A Tribute to Sam: Beloved Son, Brother, & Friend

I was born, one day I’ll die. The in between is mine.

My brother Sam was born on January 23rd, 2001 in Hoboken, NJ; the same one-square mile city as Frank Sinatra. When I first saw him, I immediately knew that I was going to have to learn how to share. Although he was much smaller than me, I was earnestly very scared of him, and for good reason too because he was fearless, and had a great throwing arm. His projectile object of choice was anything within arms’ reach. Legos, wooden blocks, food, it didn’t really matter. Sam would get you with it.

My brother Sam was a man of action. He walked before he talked. He would beat up kids much larger than him when he was just a baby. He even took the training wheels off of his own tricycle before he was 5 years old. We found him riding around the cul-de-sac one day not understanding how he was able to learn how to ride a bike on his own, much less how he managed to teach himself how to use a wrench.

My brother Sam was a ladies’ man. He was a bona-fide heart-breaker. Sam had more love interests before starting college than I ever had, or probably ever will.

My brother Sam was a dare-devil. Sam climbed to the tops of roofs and to the tops of trees. He loved being on top of the world. Consequences were beneath him. And so was the ground, which he proved was solid when he fell and broke his wrist.

My brother Sam was an artist and a creative. He made wands with his hands, murals on the walls of refugee centers, and drawings with his mind that only he could understand. He was musical, mastering clarinet and the piano. Sam even made an effigy of himself in his bed, and belayed down the side of our house in the middle of the night to meet up with a girl at the park just to make out. He was only caught once, but I honestly do not believe that was the only time this stunt occurred. Like I said, Sam was a ladies’ man and a dare-devil.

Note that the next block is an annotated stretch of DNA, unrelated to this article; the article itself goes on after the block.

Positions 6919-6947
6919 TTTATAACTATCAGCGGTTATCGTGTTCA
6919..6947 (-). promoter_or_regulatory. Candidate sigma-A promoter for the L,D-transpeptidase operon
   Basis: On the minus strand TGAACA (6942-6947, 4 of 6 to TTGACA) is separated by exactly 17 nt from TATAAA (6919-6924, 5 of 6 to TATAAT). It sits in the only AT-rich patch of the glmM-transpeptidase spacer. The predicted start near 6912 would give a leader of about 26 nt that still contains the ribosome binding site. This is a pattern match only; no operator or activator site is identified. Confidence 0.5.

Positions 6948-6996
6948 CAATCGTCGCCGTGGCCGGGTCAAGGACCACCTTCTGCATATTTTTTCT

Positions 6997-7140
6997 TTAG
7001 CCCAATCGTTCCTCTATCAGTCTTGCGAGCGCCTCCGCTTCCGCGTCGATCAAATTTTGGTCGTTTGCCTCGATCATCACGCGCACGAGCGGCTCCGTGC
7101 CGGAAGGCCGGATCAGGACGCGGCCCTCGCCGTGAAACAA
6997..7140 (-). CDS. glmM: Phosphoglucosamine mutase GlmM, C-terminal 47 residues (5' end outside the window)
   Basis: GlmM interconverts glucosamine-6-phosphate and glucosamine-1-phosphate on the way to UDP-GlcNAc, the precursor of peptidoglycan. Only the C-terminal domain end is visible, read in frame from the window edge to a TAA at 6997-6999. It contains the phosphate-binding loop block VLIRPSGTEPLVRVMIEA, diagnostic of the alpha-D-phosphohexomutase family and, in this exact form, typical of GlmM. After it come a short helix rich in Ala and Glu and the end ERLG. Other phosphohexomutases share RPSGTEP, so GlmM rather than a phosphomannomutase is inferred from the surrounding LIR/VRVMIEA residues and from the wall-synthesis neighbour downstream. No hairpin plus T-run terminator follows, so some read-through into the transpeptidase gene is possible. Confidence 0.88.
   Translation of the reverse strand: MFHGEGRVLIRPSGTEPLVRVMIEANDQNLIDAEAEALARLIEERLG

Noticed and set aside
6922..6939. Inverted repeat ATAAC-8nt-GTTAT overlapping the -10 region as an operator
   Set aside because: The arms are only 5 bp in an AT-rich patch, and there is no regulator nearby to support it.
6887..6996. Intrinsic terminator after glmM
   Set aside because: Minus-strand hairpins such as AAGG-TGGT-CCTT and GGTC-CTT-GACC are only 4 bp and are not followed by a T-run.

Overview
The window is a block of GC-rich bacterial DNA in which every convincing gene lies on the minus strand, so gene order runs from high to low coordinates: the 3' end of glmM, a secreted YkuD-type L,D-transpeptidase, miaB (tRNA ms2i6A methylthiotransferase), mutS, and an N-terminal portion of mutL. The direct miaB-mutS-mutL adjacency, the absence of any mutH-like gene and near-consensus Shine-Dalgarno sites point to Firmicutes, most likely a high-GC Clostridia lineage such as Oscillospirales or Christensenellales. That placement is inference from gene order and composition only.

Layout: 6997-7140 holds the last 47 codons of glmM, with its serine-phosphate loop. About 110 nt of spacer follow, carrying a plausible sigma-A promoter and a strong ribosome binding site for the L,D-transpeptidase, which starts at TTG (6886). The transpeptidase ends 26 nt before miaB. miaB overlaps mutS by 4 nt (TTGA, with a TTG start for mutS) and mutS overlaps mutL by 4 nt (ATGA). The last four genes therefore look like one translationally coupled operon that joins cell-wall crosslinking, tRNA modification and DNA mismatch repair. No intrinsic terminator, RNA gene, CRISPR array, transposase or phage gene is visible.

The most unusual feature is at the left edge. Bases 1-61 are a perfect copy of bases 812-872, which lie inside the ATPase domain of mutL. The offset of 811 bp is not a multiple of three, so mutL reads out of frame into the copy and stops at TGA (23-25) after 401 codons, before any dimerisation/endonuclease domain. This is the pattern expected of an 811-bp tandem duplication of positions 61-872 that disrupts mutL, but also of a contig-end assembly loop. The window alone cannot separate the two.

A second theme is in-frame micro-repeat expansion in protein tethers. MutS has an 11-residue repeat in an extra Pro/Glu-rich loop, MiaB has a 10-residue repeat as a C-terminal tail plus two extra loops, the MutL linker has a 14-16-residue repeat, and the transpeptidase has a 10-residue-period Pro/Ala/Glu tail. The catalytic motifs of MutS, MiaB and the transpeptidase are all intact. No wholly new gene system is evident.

My brother Sam was an activist. Sam canvassed with Beto, volunteered at the Amaanah Refugee Center, and protested with Black Lives Matter.

My brother Sam had great taste in music, and was the life of the party. Somewhere along the line, you became the cooler sibling.

My brother Sam was a good friend and a great brother. He was unconditionally kind and considerate to those around him almost to a fault. You could always count on him to show up when he was needed. Even when it came to taking his friends to the hospital, he would be there. He gave so much of himself and his love to others. And we love him deeply in return.

My brother Sam was the miracle child of our family. My brother Sam was brave. Born on the last day of the Year of the Dragon, he tricked fate and made a deal not to be born on the next day, which was the first of the year of the Snake. For that trade, God bequeathed his purpose as the Protector of our family. Suffice it to say, he saved us and those around him more than once.

My brother Sam believed everyone had a purpose. We think of legacy as something that someone older leaves upon someone younger. In Sam’s case, I’m not ashamed to say it was the opposite. Sam’s legacy lives on through me, my family, his loved ones, and his community. Sam taught me how to be a brother. Sam’s existence made our family experience things we otherwise would never have done; dragging us to go on family vacations and visiting different parts of the world. Sam taught me how to be more selfless. Sam taught us how to be kind. He had a beautiful heart and a beautiful mind.

My brother Sam was deeply empathetic, and from a very young age could always feel the pain of those around him, feeling a responsibility for their suffering. Regrettably, the isolation of the pandemic made this weight too great to bear. I want people to know that my brother is not defined by his mental suffering. He is defined by all those great things he has accomplished, the beautiful person that he was, and the legacy that he forever imprints upon me, my family, and his peers.

Although we are all extremely saddened that this is the last time we will see you again on this Earth, we are glad that you are now at peace forever. I am eternally grateful for the time that we shared together, and I am incredibly proud to call you my brother and my friend.

Brothers now, brothers then, brothers until the very end. Sam The Kind. Sam the Brave. Sam the Savior. I love you Sam. Thank you for always being the Guardian Angel to our Family and Your Friends.

Rest in Peace, Sam (01/23/2021 - 03/07/2022).

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Juanito Qiaoder 
Pearland, TX
Mha of Greater Houston Foundation Inc 
Registered nonprofit
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